Close Talker: Flux

Deftly penchant, heart rending, and thoughtful, Close Talker is certainly a band worth chatting about.
Close Talker

Local Natives. The Cure. Arcade Fire. Fleet Foxes. Coldplay. These are some of the reference points found within the sophomore release from Saskatoon, Saskatchewan’s Close Talker, Flux. The band was a finalist in CBC’s Searchlight competition for Best New Artist in 2013, coming off the strength of their debut album, Timbers. Flux, on the other hand and despite the title, doesn’t really show a band in transition, but, rather, moving with potency from one song to the next. As a whole, Flux is chewy, and has a fairly idiosyncratic resonance, even though, as you listen to these 10 songs, you’ll hear hints and references of other bands – some obvert, some not.

However, if there’s one thing you can say about this LP, it is that it is immensely pleasing. While “Burnstick” might be the album’s obvious highlight, the tracks of Flux are uniform, and are best listened to and appreciated as a whole. Thus, Close Talker has, in essence, crafted an album, one that brings new rewards each time you listen to it. While Flux may not win awards for ingenious originality, there’s something compelling at work here, and illustrates the grasp that Close Talker has on indie rock. It’s Canadian, and yet it isn’t. There’s something more at work on this platter, even if you may be hard pressed to put an exact finger on it.

“Heads”, the song that opens the album, is the band’s most obvious attempt at mimicking the Cure, with that particular bass sound that the British mope rock group uses. However, there’s a touch of Local Natives meets Coldplay going on, too, and the blending of these diverse influences make for a captivating listen. The chorus, in particular, is soaring and angelic, and you know just from hearing it that this is a song not destined for the club scene, but the biggest arenas in the land. There is a mark of clear ambition at work on this song, and it serves as a rumbling calling card of Close Talker’s purpose. “Burnstick”, meanwhile, has a distinctly New Romanic vibe going for it, coupled with the band’s influences from the double-aughts indie rock. With its brazen harmonies and an ear catching melody, “Burnstick” illustrates that this band, when they’re working with all of their capabilities, is firing on all cylinders.

“Blurring Days” showcases a key forte of this outfit’s signature style: the use of a tumultuous drum beat that pumps blood like the heart to all of the body’s muscles and organs. That’s perhaps where the obvious comparisons to Local Natives may come into play. However, the use of a saxophone in the song gives this a jazzy strut, showing that Close Talker can and will rise above any comparisons made to other groups. “For the Sun” shows the outfit reaching into comparisons to another Canadian band of note, the Provincial Archive, in terms of its vocal delivery. While the Provincial Archive is more folksy in nature, Close Talker rise toward indie hymns.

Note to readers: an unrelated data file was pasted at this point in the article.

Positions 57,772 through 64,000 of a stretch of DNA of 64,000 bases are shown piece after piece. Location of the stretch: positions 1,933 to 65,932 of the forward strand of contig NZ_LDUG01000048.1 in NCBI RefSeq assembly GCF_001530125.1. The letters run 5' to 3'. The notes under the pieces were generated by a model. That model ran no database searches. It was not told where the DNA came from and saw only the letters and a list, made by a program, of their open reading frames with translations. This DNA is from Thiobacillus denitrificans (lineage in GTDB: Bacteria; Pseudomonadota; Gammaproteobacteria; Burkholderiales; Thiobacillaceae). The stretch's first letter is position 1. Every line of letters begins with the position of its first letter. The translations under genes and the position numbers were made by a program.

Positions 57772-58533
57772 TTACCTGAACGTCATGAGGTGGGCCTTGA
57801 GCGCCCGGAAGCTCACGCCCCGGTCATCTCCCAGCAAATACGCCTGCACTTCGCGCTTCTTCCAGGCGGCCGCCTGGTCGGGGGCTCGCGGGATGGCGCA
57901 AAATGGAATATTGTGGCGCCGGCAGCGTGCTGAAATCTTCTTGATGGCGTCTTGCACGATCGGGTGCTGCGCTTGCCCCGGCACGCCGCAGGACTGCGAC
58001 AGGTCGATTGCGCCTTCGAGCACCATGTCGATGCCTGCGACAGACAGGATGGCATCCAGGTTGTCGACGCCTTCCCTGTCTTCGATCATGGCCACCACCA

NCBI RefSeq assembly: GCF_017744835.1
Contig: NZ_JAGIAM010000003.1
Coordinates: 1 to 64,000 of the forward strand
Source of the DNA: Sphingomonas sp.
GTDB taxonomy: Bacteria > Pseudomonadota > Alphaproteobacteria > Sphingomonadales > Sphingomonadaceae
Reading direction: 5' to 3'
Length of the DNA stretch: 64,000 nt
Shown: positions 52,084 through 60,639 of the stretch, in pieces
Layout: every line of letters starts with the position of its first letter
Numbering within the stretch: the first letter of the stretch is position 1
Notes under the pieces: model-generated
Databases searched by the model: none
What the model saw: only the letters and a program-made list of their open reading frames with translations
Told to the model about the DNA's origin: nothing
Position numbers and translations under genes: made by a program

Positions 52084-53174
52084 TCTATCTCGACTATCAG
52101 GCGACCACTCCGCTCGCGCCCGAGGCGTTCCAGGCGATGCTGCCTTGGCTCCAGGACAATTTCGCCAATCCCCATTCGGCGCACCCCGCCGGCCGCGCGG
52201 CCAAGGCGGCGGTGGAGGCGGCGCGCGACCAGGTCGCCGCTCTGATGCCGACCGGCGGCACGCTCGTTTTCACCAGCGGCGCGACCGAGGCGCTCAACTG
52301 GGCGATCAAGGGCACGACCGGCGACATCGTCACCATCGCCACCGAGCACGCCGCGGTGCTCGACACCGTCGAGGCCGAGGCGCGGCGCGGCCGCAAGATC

The band also has a sense of the grand: the album’s centrepiece is a two-part song called “The Silence”, both of which are among the record’s most memorable. Augmented by a liquid guitar line, the vocals are sparse and spare, and, yet, despite Part One’s simplicity, the melody is spun with gold and leaves a haunting, lingering impression. The second part or movement cops a similar trait: with just vocals and quiet guitar lick, before drums and other instrumentation kicks in after more than a minute, the song loiters with the listener. While these are memorable moments on the record, they also drag the pace down slightly. Still, one cannot deny the power and the beauty of these monumental movements.

“Patmos”, which immediately follows, has an arty take on proceedings, and sounds remotely Arcade Fire-ish. With a zippy bass line that hums and reverberates, the song mesmerizes. Indeed, listening to it is a bit like watching a watch swing back and forth. The album closes with the icy “Slow Weather”, with a frozen keyboard sustained chord that brings to mind the slush and messiness that appears after a winter storm in mild weather. While it ends the album on a quiet note, and one wishes that things end on a much more forceful note, it still sticks in all of its evocative glory.

While the last half of Flux is fairly languid and, once you start thinking of these songs deeply and truly you can perhaps poke holes in them, what Close Talker has delivered is a fine disc that plays out in homogeneous motion. There’s plenty of craft on display, and you may be amused to learn that this took all of three weeks to record – it seems that this would have been something that would take a longer, a much longer, period of time to get down on tape. Still, Flux beats at the heart of Canadian indie rock, and even though the band itself notes wryly in one of the songs that this has been all done before, it does a deft job of at least trying to bury or hide its obviousness. For that, this is something worthy of listening to and, more apt, enjoying. It conjures up the feel of a colder Canadian climate, and these songs can be worn like a jacket.

Flux is comfort food, the sort of thing you may turn to when you’re feeling maxed out on other groups, and just lay back and listen to, letting these songs gently rinse over you. There’s a captivation to this material, and shows that Close Talker is a band worthy of taking with much gravity and heft. Flux may not be perfect, but it shows that this group, a four piece, is willing to stretch out beyond boundaries imposed by nationalism, and still makes music that will make Canadians proud. Deftly penchant, heart rendering and thoughtful, Close Talker is certainly a band worth chatting about.

RATING 7 / 10